Opposition to Brown I and II reached an apex in Cooper v. Aaron (1958), when the Court ruled that states were constitutionally required to implement the Supreme Court’s integration orders. Widespread racial integration of the South was achieved by the late 1960s and 1970s. In the meantime, the equal protection ruling in Brown spilled over into other areas of the law and into the political arena as well. Scholars now point out that Brown v. Board was not the beginning of the modern civil rights movement, but there is no doubt that it constituted a watershed moment in the struggle for racial equality in America.

History of Brown v. Board of Education

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The Plessy Decision ~~ Separate but Equal?

Although the Declaration of Independence stated that “All men are created equal,” due to the institution of slavery, this statement was not to be grounded in law in the United States until after the Civil War (and, arguably, not completely fulfilled for many years thereafter). In 1865, the Thirteenth Amendment was ratified and finally put an end to slavery. Moreover, the Fourteenth Amendment (1868) strengthened the legal rights of newly freed slaves by stating, among other things, that no state shall deprive anyone of either “due process of law” or of the “equal protection of the law.” Finally, the Fifteenth Amendment (1870) further strengthened the legal rights of newly freed slaves by prohibiting states from denying anyone the right to vote due to race.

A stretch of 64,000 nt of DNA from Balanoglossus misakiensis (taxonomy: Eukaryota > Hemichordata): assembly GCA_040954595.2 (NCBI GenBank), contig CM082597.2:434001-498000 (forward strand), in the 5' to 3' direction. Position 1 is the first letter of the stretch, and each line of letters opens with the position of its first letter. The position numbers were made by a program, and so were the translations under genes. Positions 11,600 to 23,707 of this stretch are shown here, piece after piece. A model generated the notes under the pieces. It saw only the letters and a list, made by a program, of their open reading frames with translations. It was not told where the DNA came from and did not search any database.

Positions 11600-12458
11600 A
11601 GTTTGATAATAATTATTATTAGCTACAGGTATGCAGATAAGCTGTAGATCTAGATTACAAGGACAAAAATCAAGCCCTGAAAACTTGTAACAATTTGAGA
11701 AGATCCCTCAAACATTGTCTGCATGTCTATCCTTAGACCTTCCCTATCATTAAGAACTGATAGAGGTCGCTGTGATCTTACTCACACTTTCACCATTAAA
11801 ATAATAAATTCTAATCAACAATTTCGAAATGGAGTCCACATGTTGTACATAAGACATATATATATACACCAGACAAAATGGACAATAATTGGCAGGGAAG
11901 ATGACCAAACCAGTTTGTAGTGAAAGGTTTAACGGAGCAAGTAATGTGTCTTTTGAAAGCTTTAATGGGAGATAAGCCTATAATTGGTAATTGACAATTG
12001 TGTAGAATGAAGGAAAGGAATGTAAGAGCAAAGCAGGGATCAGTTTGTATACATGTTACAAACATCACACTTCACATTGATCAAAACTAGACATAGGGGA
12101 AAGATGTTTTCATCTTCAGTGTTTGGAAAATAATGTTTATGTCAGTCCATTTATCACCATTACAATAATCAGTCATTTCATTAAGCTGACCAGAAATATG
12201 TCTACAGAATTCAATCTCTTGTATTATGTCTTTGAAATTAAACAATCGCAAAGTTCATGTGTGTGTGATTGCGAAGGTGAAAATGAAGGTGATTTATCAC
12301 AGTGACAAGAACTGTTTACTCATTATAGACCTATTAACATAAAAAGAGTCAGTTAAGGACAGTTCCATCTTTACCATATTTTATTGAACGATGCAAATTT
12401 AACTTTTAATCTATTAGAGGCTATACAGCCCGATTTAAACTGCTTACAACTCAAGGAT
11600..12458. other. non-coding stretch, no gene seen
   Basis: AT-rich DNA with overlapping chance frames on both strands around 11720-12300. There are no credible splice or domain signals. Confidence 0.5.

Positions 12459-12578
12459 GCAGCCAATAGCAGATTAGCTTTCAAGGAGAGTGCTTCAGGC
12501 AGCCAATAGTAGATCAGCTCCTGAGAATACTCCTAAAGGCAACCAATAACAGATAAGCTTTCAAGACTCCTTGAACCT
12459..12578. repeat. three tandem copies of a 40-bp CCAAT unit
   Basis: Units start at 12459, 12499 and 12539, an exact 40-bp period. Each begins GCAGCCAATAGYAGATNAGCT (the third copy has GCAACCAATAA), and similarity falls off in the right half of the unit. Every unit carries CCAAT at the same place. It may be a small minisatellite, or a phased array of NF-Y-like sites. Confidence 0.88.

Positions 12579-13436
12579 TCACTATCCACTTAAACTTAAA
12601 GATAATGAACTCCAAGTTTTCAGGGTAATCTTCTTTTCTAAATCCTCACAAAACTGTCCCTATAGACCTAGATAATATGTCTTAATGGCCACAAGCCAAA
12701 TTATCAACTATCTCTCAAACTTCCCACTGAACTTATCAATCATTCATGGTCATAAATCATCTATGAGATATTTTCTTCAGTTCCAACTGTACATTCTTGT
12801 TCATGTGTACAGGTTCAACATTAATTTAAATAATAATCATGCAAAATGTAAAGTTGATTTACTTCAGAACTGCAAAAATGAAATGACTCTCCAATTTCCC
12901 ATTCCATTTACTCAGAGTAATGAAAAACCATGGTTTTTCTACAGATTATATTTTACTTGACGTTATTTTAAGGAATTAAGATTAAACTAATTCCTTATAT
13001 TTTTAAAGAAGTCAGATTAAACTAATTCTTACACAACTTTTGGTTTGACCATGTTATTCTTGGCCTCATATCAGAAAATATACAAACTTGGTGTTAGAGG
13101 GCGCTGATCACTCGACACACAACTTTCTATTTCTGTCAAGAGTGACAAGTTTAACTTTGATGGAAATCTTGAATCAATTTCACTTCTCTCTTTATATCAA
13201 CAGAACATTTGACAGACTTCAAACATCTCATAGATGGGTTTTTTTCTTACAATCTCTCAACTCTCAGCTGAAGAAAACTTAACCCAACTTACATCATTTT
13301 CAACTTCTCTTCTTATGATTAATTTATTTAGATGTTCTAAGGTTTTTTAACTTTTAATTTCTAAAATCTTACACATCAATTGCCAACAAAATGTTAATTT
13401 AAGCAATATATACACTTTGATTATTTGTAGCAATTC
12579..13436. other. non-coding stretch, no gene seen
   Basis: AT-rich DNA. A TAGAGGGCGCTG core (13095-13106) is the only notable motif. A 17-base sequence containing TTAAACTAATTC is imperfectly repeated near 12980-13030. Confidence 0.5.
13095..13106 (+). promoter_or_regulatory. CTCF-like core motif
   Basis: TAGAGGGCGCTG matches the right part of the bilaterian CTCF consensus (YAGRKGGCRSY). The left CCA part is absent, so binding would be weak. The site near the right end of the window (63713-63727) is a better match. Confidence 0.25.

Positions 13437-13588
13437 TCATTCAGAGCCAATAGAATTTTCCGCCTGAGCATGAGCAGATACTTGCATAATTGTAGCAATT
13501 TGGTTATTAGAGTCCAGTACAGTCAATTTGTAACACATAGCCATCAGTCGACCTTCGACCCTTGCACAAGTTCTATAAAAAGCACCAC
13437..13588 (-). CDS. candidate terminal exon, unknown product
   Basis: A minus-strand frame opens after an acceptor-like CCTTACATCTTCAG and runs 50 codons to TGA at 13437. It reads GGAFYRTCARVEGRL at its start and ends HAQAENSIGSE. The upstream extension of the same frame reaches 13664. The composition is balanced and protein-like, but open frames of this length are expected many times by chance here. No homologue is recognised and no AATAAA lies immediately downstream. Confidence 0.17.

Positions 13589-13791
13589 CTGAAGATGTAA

Despite these Amendments, African Americans were often treated differently than whites in many parts of the country, especially in the South. In fact, many state legislatures enacted laws that led to the legally mandated segregation of the races. In other words, the laws of many states decreed that blacks and whites could not use the same public facilities, ride the same buses, attend the same schools, etc. These laws came to be known as Jim Crow laws. Although  many people felt that these laws were unjust, it was not until the 1890s that they were directly challenged in court. In 1892, an African-American man named Homer Plessy refused to give up his seat to a white man on a train in New Orleans, as he was required to do by Louisiana state law. For this action he was arrested. Plessy, contending that the Louisiana law separating blacks from whites on trains violated the “equal protection clause” of the Fourteenth Amendment to the U.S. Constitution, decided to fight his arrest in court. By 1896, his case had made it all the way to the United States Supreme Court. By a vote of 8-1, the Supreme Court ruled against Plessy. In the case of Plessy v. Ferguson, Justice Henry Billings Brown, writing the majority opinion, stated that:

“The object of the [Fourteenth] amendment was undoubtedly to enforce the equality of the two races before the law, but in the nature of things it could not have been intended to abolish distinctions based upon color, or to endorse social, as distinguished from political, equality. . . If one race be inferior to the other socially, the Constitution of the United States cannot put them upon the same plane.”

The lone dissenter, Justice John Marshal Harlan, interpreting the Fourteenth Amendment another way, stated, “Our Constitution is color-blind, and neither knows nor tolerates classes among citizens.” Justice Harlan’s dissent would become a rallying cry for those in later generations that wished to declare segregation unconstitutional.

Sadly, as a result of the Plessy decision, in the early twentieth century the Supreme Court continued to uphold the legality of Jim Crow laws and other forms of racial discrimination. In the case of Cumming v. Richmond (Ga.) County Board of Education (1899), for instance, the Court refused to issue an injunction preventing a school board from spending tax money on a white high school when the same school board voted to close down a black high school for financial reasons. Moreover, in Gong Lum v. Rice (1927), the Court upheld a school’s decision to bar a person of Chinese descent from a “white” school.